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ACCREDITATION COUNCIL FOR PHARMACY EDUCATION UNIVERSITY OF WISCONSIN-MADISON MADISON, WISCONSIN THE EVALUATION TEAM REPORT OF THE PROFESSIONAL PROGRAM LEADING TO THE DOCTOR OF PHARMACY DEGREE NOVEMBER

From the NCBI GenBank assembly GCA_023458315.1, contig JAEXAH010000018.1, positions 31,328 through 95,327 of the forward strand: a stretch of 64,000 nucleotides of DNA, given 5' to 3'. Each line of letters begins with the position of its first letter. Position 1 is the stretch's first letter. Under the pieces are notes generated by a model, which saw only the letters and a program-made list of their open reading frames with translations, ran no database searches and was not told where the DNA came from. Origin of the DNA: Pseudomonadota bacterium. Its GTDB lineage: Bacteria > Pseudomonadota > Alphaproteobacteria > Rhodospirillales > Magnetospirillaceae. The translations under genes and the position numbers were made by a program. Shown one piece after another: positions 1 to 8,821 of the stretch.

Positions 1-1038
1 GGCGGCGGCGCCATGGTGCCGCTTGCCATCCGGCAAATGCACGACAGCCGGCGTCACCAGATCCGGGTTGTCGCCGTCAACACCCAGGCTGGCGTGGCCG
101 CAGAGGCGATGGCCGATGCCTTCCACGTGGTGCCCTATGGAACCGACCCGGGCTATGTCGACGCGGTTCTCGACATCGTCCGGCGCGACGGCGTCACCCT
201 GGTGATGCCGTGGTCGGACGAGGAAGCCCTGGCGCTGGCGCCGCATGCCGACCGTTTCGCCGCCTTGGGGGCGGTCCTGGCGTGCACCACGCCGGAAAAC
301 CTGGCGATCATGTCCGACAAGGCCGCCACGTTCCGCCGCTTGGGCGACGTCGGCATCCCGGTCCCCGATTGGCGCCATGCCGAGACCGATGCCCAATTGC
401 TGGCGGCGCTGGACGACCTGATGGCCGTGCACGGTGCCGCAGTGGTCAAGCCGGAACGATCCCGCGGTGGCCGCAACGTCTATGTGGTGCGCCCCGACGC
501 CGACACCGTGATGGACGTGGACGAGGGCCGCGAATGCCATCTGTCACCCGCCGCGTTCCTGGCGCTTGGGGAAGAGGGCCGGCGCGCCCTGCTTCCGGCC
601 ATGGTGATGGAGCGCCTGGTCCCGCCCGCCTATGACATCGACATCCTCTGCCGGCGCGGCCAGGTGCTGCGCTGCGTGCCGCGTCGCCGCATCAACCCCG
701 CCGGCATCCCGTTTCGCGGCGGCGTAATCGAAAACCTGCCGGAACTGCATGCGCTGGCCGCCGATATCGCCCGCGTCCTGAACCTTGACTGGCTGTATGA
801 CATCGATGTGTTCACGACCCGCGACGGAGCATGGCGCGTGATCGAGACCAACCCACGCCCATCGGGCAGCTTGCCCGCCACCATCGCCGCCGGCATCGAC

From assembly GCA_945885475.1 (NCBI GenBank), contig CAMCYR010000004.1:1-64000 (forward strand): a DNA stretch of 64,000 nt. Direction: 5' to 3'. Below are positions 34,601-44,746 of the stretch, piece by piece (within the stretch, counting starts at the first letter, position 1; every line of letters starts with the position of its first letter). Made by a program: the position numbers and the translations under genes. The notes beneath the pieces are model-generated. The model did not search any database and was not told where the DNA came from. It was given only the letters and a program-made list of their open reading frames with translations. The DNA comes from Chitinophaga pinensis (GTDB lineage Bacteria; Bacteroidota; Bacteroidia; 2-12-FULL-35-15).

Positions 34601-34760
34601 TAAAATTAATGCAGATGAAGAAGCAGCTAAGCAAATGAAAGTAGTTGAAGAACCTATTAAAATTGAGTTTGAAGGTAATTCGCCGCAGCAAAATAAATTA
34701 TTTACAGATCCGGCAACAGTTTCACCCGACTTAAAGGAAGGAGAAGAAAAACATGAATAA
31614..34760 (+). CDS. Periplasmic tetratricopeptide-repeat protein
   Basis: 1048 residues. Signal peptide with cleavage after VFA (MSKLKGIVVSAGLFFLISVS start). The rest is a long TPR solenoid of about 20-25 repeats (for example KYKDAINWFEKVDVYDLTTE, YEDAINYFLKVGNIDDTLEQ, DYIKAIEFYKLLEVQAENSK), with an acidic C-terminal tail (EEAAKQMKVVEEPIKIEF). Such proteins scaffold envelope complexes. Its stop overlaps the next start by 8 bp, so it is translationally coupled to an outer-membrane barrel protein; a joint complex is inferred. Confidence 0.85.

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ACCREDITATION COUNCIL FOR PHARMACY EDUCATION UNIVERSITY OF WISCONSIN-MADISON MADISON, WISCONSIN THE EVALUATION TEAM REPORT OF THE PROFESSIONAL PROGRAM LEADING TO THE DOCTOR OF PHARMACY DEGREE NOVEMBER 14-16, 2011 TABLE OF CONTENTS I. INTRODUCTION A. Purpose 1 B. Accreditation History 1 C. Evaluation Team 1 D. Evaluation Procedure 2 II. FINDINGS AND RECOMMENDATIONS A. College or School s Overview 4 B. Summary of the College or School s Self-Study Process 5 C. Summary of the Evaluation of ACPE Standards 7 Standards for Mission, Planning and Evaluation 8 (# 1 3) Standards for Organization and Administration 20 (# 4 8) Standards for Curriculum 34 (# 9 15) Standards for Students 56 (# 16 23) Standards for Faculty and Staff 76 (# 24 26) Standards for Facilities and Resources 84 (# 27 30) APPENDIX I: Evaluation Team Visit Schedule 94 APPENDIX II: Faculty Addendum 99 APPENDIX III: Faculty Resource Report 107 APPENDIX IV: Professional Practice Experience Resources 109 i DOCTOR OF PHARMACY PROGRAM THE EVALUATION TEAM REPORT I. INTRODUCTION A. Purpose The on-site evaluation is a component of the accreditation review that results in the Evaluation Team Report to be used for purposes of considering the continued accreditation of the Doctor of Pharmacy program. The evaluation process on this comprehensive review gave particular attention to the progress made and the changes that have occurred since the last comprehensive onsite evaluation in 2006, as well as to the plans for continuing development. In addition to the School s self-study, the evaluation team reviewed the Accreditation Council for Pharmacy Education (ACPE) responses to the School s interim reports submitted since the last comprehensive visit (see accreditation history below). B. Accreditation History Date of Last Comprehensive Review: April 5-7, Focused Visits since Last Review: None. Interim Reports since Last Review: October 18, 2007; October 15, Special Conditions/Status: None. Standards Requiring Monitoring (as of last Board action): No. 7: College or School Organization and Governance; No. 15: Assessment and Evaluation of Student Learning and Curricular Effectiveness; No. 28: Practice Facilities: No. 30: Financial Resources. C. Evaluation Team The evaluation team members were: Kem Krueger, PharmD, PhD, Associate Professor, University of Wyoming School of Pharmacy, Laramie, Wyoming; Lauren Schlesselman, PharmD, Director of Assessment and Accreditation, University of Connecticut School of Pharmacy, Storrs, Connecticut; Jerry Siegel, PharmD, FASHP, Practitioner, Gahanna, Ohio; 2 Craig Svensson, PharmD, PhD, Dean and Professor, Purdue University College of Pharmacy, West Lafayette, Indiana; and Robert Elenbaas, PharmD, FCCP, ACPE Evaluation Consultant, Phoenix, Arizona. Observing the work of the evaluation team was Timothy Boehmer, RPh, Board Member, Wisconsin State Board of Pharmacy, Neenah, Wisconsin. D. Evaluation Procedure The accreditation review was based upon the Accreditation Standards and Guidelines for the Professional Program in Pharmacy Leading to the Doctor of Pharmacy Degree, adopted January 15, 2006, and implemented July 1, 2007 ( Standards 2007 ). As a component of this evaluation, the School of Pharmacy provided a self-study the School and the Doctor of Pharmacy program, as well as other materials that describe the pharmacy program and how to access public information about the program available on the Internet. The schedule of the evaluation team visit is enclosed (Appendix I). The evaluation team validates the program s selfstudy, providing the perspective of an independent external peer review. A summary of the evaluation team s findings and recommendations was presented at the conclusion of the on-site evaluation to the Dean and then to the University of Wisconsin Madison Chancellor and Provost. A written Evaluation Team Report (ETR) presenting the findings of the evaluation team is sent to the chief executive officer and the dean of the program following the conclusion of the on-site evaluation. The ETR is not an accreditation action but is an evaluative step in the accreditation process. The dean of the program is given the opportunity (through an to the dean) to correct factual errors and to comment on the draft ETR prior to finalization and distribution of the ETR to the Board. The chief executive officer of the institution and the dean of the program may also provide supplemental materials related to the facts and conclusions presented in the ETR prior to the time the ETR is reviewed by the Board of action. Any such materials must be received by ACPE no later than 21 days prior to the start of the Board meeting at which action on the ETR will be taken. The Evaluation Team Report, the School s self-study, and any additional communications and/or information received from the School will be considered by the ACPE Board of Directors at its January 18-22, 2012, meeting. The Accreditation Action and Recommendations of the Board will be transmitted to the institution as soon as is feasible following this meeting. 3 II. FINDINGS AND RECOMMENDATIONS A. College or School s Overview The college or school was invited to provide an overview of changes and developments related to the program and the college or school since the last comprehensive on-site evaluation. The summary should have been organized by the six sections of the Standards. Comments: Please comment on anything that is notable from the college or school s overview. Items of special note are described and discussed as they relate to individual standards within the body of this report. 4 B. Summary of the College or School s Self-Study Process Please use the following form to evaluate the college or school s self-study process and the organization, clarity and completeness of the report, and provide feedback to assist the college or school to improve the quality of future reports. Participation in the Self-Study Process Knowledge of the Self-Study Report Completeness and Transparency of the Self-Study Report Relevance of Supporting Documentation Evidence of Continuous-Quality Improvement Organization of the Self-Study Report Commendable Meets Expectations Needs Improvement The self-study report was written and reviewed with broad-based input from students, faculty, preceptors, staff, administrators and a range of other stakeholders, such as, patients, practitioners, and employers. Commend Students, faculty, preceptors, and staff are conversant in the major themes of the report and how the program intends to address any deficiencies. Commend All narratives and supporting documentation are thorough, clear and concise. The content appears thoughtful and honest. Interviews match the self-study findings. Commend Supporting documentation of activities is informative and used judiciously. Commend The program presents thoughtful, viable plans to not only address areas of deficiency, but also to further advance the quality of the program beyond the requirements of the Standards. Commend All sections of the report are complete and organized or hyperlinked to facilitate finding information, e.g., pages are numbered and sections have labeled or tabbed dividers. Commend The self-study report was written and reviewed with broad-based input from students, faculty, preceptors, staff and administrators. Meets Students, faculty, preceptors, and staff are aware of the report and its contents. Meets All narratives and supporting documentation are present. The content is organized and logical. Supporting documentation is present when needed. Meets Meets The program proactively presents plans to address areas where the program is in need of improvement. Meets The reviewer is able to locate a response for each standard and the supporting documentation with minimal difficulty. Meets The self-study report was written by a small number who did not seek broad input from students, faculty, preceptors, staff, and administrators. Needs Improvement Students, faculty, preceptors, and staff have little or no knowledge of the content of the self-study report or its impact on the program. Needs Improvement Information is missing or written in a dismissive, uninformative or disorganized manner. Portions of the content appear biased or deceptive. Needs Improvement Additional documentation is missing, irrelevant, redundant, or uninformative. Needs Improvement No plans are presented or plans do not appear adequate or viable given the issues and the context of the program. Needs Improvement Information appears to be missing or is difficult to find. Sections are not well labeled. Needs Improvement Additional Comments on the Self-Study 5 The self-study process began in summer 2010 with an all-school retreat. The overall process was overseen and guided by the Self-Study Steering Committee, which included broad faculty, staff, and student participants, as well as representatives from the University Ombuds office, Pharmacy Alumni Association, and the School s Board of Visitors. Six Area Committees that corresponded to the six sections of the accreditation standards were established and were responsible for addressing the standards within their respective sections. Collectively, these committees included broad faculty, staff, student, and external representatives. Student members of the Steering Committee held open forums to obtain input from their peers. Similarly, each of the Area Committees held open forums to gain input from the School s faculty. The final self-study document was approved at an All-School retreat in summer The faculty are commended and thanked for their willingness to serve as a beta site for implementation of the Assessment and Accreditation Management System (AAMS). Doing so obviously added to the work of the self-study preparation, and this extra effort is appreciated very much. The School also is thanked for agreeing to move its reaccreditation review from Spring 2012 to Fall 2011 to accommodate ACPE workload issues. This obviously compressed the time available for completing the self-study. The School s willingness to assist ACPE in this way also is appreciated very much. 6 C. Summary of the Evaluation of All Standards 1 Standards Compliant MISSION, PLANNING, AND EVALUATION 1. College or School Mission and Goals 2. Strategic Plan 3. Evaluation of Achievement of Mission and Goals ORGANIZATION AND ADMINISTRATION 4. Institutional Accreditation 5. College or School and University Relationship 6. College or School and other Administrative Relationships 7. College or School Organization and Governance 8. Qualifications and Responsibilities of the Dean CURRICULUM monitor 9. The Goal of the Curriculum 10. Curricular Development, Delivery, and Improvement 11. Teaching and Learning Methods 12. Professional Competencies and Outcome Expectations 13. Curricular Core Knowledge, Skills, Attitudes, and Values 14. Curricular Core Pharmacy Practice Experiences 15. Assessment and Evaluation of Student Learning and Curricular Effectiveness STUDENTS 16. Organization of Student Services 17. Admission Criteria, Policies, and Procedures 18. Transfer of Credits and Waiver of Requisites for Admission with Advanced Standing 19. Progression of Students 20. Student Complaints Policy 21. Program Information 22. Student Representation and Perspectives 23. Professional Behavior and Harmonious Relationships FACULTY AND STAFF 24. Faculty and Staff Quantitative Factors 25. Faculty and Staff Qualitative Factors 26. Faculty and Staff Continuing Professional Development and Performance Review FACILITIES AND RESOURCES 27. Physical Facilities 28. Practice Facilities 29. Library and Educational Resources 30. Financial Resources Partially Compliant Non- Compliant 1 Findings of the Evaluation Team serve as advisory to the ACPE Board of Directors and should not be viewed as an expression of the Board s determination of compliance or non-compliance with any ACPE accreditation standard. 7 SECTION ONE: MISSION, PLANNING, AND EVALUATION Standard No. 1: College or School Mission and Goals: The college or school of pharmacy (hereinafter college or school ) must have a published statement of its mission, its goals in the areas of education, research and other scholarly activities, service, and pharmacy practice, and its values. The statement must be compatible with the mission of the university in which the college or school operates. 2 These goals must include fundamental commitments of the college or school to the preparation of students who possess the competencies necessary for the provision of pharmacist-delivered patient care, including medication therapy management services, the advancement of the practice of pharmacy and its contributions to society, the pursuit of research and other scholarly activities, and the assessment and evaluation of desired outcomes. Documentation and Data: Use a check to indicate the documentation and data provided by the college or school and used to assess this standard: Required Documentation and Data: The current mission statement, goals, objectives, and core values for the college or school of pharmacy The mission statement and goals of the parent institution (if applicable) Required Documentation for On-Site Review: (None required for this Standard) Data Views and Standardized Tables: It is optional for the college or school to provide brief comments about each chart or table. AACP Standardized Survey: Students Questions AACP Standardized Survey: Faculty Question 16 AACP Standardized Survey: Alumni Questions Optional Documentation and Data: Other documentation or data that provides supporting evidence of compliance with the standard. Examples could include extracts from committee meeting minutes, faculty meeting minutes, evidence of initiatives that document the mission in action, etc.) The college or school has a published statement of its mission; its long-term goals in the areas of education, research and other scholarly activities, service, and pharmacy practice; and its values. The mission statement is compatible with the mission of the university in which the college or school operates. The college or school s vision includes the development of pharmacy graduates who are trained with other health professionals to provide patient care services as a team. The college or school s vision and long-term goals include fundamental commitments of the program to the preparation of students who possess the competencies necessary for the provision of pharmacist-delivered patient care, including medication therapy management services, the advancement of the practice of pharmacy and its contributions to society, the pursuit of research and other scholarly activities, innovation, quality assurance and continuous quality improvement, and the assessment and evaluation of desired outcomes. The college or school s vision and goals provide the basis for strategic planning on how the vision and goals will be achieved. S N.I. U For new college or school initiatives, e.g., branch campus, distance learning, or alternate pathways to degree completion, the college or school ensures that: the initiatives are consistent with the university s and the college or school s missions and goals S N.I. U 2 The term university includes independent colleges and schools. 8 the same commitment to the instillation of institutional mission and academic success is demonstrated to all students, irrespective of program pathway or geographic location resources are allocated in an equitable manner N/A (no applicable initiatives) Comments on the Standard: a. The college or school s descriptive text and supporting evidence have specifically addressed the following (use a check to indicate that the topic has been adequately addressed to assess this standard): How the college or school s mission is aligned with the mission of the institution How the mission and associated goals address education, research/scholarship, service, and practice and provide the basis for strategic planning How the mission and associated goals are developed and approved with the involvement of various stakeholders, such as, faculty, students, preceptors, alumni, etc. How and where the mission statement is published and communicated How the college or school promotes initiatives and programs that specifically advance its stated mission How the college or school supports postgraduate professional education and training of pharmacists and the development of pharmacy graduates who are trained with other health professionals to provide patient care as a team How the college or school is applying the guidelines for this standard in order to comply with the intent and expectation of the standard Any other notable achievements, innovations or quality improvements. Interpretation of the data from the applicable AACP standardized survey questions, especially notable differences from national or peer group norms b. Summary of areas of the program that are noteworthy, innovative, or exceed the expectation of the standard; any areas of concern along with actions or recommendations to address them; and additional actions or strategies to further advance the quality of the program. For plans that have already been initiated to address an issue, the college or school should have provided evidence that the plan is working. The School s mission and vision statements were reviewed and updated in 2009 as part of its most recent strategic planning process. A set of guiding principles (values) that anchor the School s activities also was created at that time: professionalism, community, collaboration, innovation, and excellence. The School s mission includes to educate, train, and provide life-long learning opportunities for students, pharmacists, and scientists, while creating, disseminating and applying new knowledge based on research in the biomedical, pharmaceutical, social, and clinical sciences... Compliant Compliant with Monitoring Partially Compliant Non Compliant 9 No factors exist that compromise current compliance; no factors exist that, if not addressed, may compromise future compliance. No factors exist that compromise current compliance; factors exist that, if not addressed, may compromise future compliance /or compromise compliance; the plan has been fully implemented; sufficient evidence already exists that the plan is addressing the factors and will bring the program into full compliance. Factors exist that compromise compromise compliance and it has been initiated; the plan has not been fully implemented and/or there is not yet sufficient evidence that the plan is addressing the factors and will bring the program into compliance. appropriate plan to address the factors that compromise compliance does not exist or has not yet been initiated /or Adequate information was not provided to assess compliance Compliant Compliant with Monitoring Partially Compliant Non Compliant Recommended Monitoring: None. Standard No. 2: Strategic Plan: The college or school must develop, implement, and regularly revise a strategic plan to facilitate the advancement of its mission and goals. The strategic plan must be developed through an inclusive process that solicits input and review from faculty, students, staff, administrators, alumni, and other stakeholders as needed, have the support of the university administration, and be disseminated in summary form to key stakeholders. Documentation and Data: Use a check to indicate the documentation and data provided by the college or school and used to assess this standard: Required Documentation and Data: The college or school s strategic plan for achieving its mission and goals Required Documentation for On-Site Review: The strategic plan of the parent institution (if applicable) Data Views and Standardized Tables: It is optional for the college or school to provide brief comments about each chart or table. Questions from Faculty Survey 10 Optional Document